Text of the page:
Your car’s thermostat is there to keep a portion of the coolant in the engine block and cylinder head until it fully warms up. Despite the water pump turning, the coolant in your engine doesn’t actually move at first, thus helping your engine get to normal operating temperature quicker.
Once warm, the thermostat activates and opens up, and when it does, the coolant can flow freely around the rest of the cooling system, including the radiator and heater, which then brings the coolant back to a safe operating temperature.
If the thermostat fails, you’re going to be in trouble. The coolant trapped in the engine will get boiling hot, while the coolant in the rest of the system remains stone cold. Or, if it is stuck opened on a cold day, it will take miles for the motor and oil to come up to temperature, causing more wear and a chilly drive with no heat.
This inexpensive part has a simple but important job, and like any hard-working part on your car, it needs replacement from time to time. If you suspect the thermostat may be bad, by the time you get the housing off to check, it is easiest to just replace it. But how do you know if your thermostat is failing?
01 Always Running Cold
If you notice that the temperature gauge in your car seems to always read low, this isn’t a good thing. Admittedly, it’s better than the engine being too hot, but too cold means lower fuel economy, more wear, less effective heating, and higher emissions.
Typically, this is a sign that the thermostat is stuck in the open position, and as such, coolant isn’t being kept in the engine until it is warm enough. Your engine needs heat to run properly. If it’s too cold, other fluids like the oil will be thicker and won’t flow properly.
Furthermore, if the thermostat is stuck open, the heater won’t get warm for quite a while and be less effective.
What should you do?
- Remove the thermostat housing and look at the thermostat to see if it is indeed stuck open.
Solution: If the thermostat is stuck open, the only thing for it is a replacement with a new part. But once you have the housing off, replacing the part is only another minute of work.
02 Always Running Hot
Too much heat is a very bad thing for your car’s engine. It will cause the engine and the oil within it to exceed operating temperatures, making the oil thin and increasing wear. If the coolant boils and the thermostat isn’t open (depending on the engine design) it may not be able to release the steam normally and may blow out a core plug or the head gasket.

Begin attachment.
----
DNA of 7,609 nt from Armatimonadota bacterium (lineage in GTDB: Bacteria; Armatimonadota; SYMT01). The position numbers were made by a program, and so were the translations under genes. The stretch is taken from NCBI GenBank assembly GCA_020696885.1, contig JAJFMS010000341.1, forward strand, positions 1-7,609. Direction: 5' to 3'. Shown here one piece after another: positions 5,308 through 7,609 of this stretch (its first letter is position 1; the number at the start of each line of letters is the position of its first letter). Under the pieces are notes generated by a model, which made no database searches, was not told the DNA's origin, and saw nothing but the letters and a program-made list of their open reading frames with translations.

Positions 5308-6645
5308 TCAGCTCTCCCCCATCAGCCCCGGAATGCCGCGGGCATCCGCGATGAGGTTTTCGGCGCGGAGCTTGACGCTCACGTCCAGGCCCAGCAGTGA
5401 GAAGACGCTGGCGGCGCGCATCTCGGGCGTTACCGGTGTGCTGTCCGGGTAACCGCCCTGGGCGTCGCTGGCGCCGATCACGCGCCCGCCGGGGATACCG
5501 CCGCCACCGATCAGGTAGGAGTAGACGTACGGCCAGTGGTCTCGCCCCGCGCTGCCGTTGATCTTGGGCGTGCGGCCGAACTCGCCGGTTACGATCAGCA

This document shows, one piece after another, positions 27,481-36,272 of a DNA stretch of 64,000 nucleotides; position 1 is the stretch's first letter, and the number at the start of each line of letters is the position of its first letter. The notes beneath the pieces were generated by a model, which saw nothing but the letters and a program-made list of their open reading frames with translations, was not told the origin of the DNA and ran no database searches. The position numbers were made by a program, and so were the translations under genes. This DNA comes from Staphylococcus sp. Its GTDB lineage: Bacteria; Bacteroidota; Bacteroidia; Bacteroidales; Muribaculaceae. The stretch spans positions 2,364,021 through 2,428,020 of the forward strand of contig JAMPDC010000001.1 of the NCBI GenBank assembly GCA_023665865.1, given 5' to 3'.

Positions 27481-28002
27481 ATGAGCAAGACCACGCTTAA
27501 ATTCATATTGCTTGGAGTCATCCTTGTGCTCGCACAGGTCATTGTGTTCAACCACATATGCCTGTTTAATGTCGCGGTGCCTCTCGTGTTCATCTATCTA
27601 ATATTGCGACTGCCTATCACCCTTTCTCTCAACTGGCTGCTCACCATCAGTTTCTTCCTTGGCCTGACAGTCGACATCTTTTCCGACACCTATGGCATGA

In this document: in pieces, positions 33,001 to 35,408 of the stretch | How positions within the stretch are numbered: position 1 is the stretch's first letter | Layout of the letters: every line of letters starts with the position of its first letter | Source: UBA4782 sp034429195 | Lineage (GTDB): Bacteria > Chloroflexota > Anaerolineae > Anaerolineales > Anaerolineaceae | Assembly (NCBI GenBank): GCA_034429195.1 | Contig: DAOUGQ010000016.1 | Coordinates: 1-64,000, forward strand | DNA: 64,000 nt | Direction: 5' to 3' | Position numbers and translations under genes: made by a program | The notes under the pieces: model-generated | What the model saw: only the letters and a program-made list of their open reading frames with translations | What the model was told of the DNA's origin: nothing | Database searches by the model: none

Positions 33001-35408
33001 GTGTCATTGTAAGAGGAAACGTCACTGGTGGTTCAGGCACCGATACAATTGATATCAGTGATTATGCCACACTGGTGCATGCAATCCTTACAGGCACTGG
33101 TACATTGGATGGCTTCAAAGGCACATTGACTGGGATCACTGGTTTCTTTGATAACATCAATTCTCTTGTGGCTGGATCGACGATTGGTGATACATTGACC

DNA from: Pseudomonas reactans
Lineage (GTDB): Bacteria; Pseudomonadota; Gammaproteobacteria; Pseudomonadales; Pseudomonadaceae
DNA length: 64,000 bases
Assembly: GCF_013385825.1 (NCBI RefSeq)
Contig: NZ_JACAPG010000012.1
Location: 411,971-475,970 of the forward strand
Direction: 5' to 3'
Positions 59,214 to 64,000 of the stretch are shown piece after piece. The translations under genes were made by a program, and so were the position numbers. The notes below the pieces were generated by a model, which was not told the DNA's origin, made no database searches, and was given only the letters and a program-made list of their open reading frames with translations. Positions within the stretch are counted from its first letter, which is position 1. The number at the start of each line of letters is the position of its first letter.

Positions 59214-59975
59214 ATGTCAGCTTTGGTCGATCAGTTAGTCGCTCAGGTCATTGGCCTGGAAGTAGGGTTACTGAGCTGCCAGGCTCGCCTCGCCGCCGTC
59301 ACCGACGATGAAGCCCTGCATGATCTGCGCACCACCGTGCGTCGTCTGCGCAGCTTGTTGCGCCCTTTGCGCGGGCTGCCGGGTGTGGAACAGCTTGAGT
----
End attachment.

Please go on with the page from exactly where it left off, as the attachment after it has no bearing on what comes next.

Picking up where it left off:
What should you do?
- Once the engine is cool, remove the thermostat housing and inspect the thermostat. To see if it operates, boil the kettle and submerge the thermostat in boiling water. Most should open at somewhere between 80 and 100C. It not, it’s junk.
Solution: The only option is to replace the thermostat.
03 Sporadic Rises and Spikes in Temperature
Is your temperature gauge all over the place? Does the gauge stay cold, then suddenly shoot up to the red zone? Or rise gradually to hot, only to suddenly drop to normal? This could be down to the thermostat sticking or being clogged with corrosion.
Proper, bona fide coolant won’t let this happen. However, if the engine is, heaven forbid, filled with just water, rust and corrosion will become an issue.
What should you do?
- Inspect the thermostat first. If it is indeed gummed up or full of corrosion, it won’t be operating correctly.
Solution: You could clean it up, but honestly, for the sake of what it will cost, you should just put a new thermostat in. Drain and flush the system to get rid of any contaminates/corrosion. Drain the existing coolant by the tap on the bottom of the radiator or by disconnecting a bottom radiator hose (see your Haynes manual). If the coolant coming out is really dirty and rusty, refill the system with water and drain it several times until it is clean. Fill the cooling system back up with the correct rated coolant for your engine, diluted properly, and follow the procedure in your Haynes manual to be sure there are no air pockets.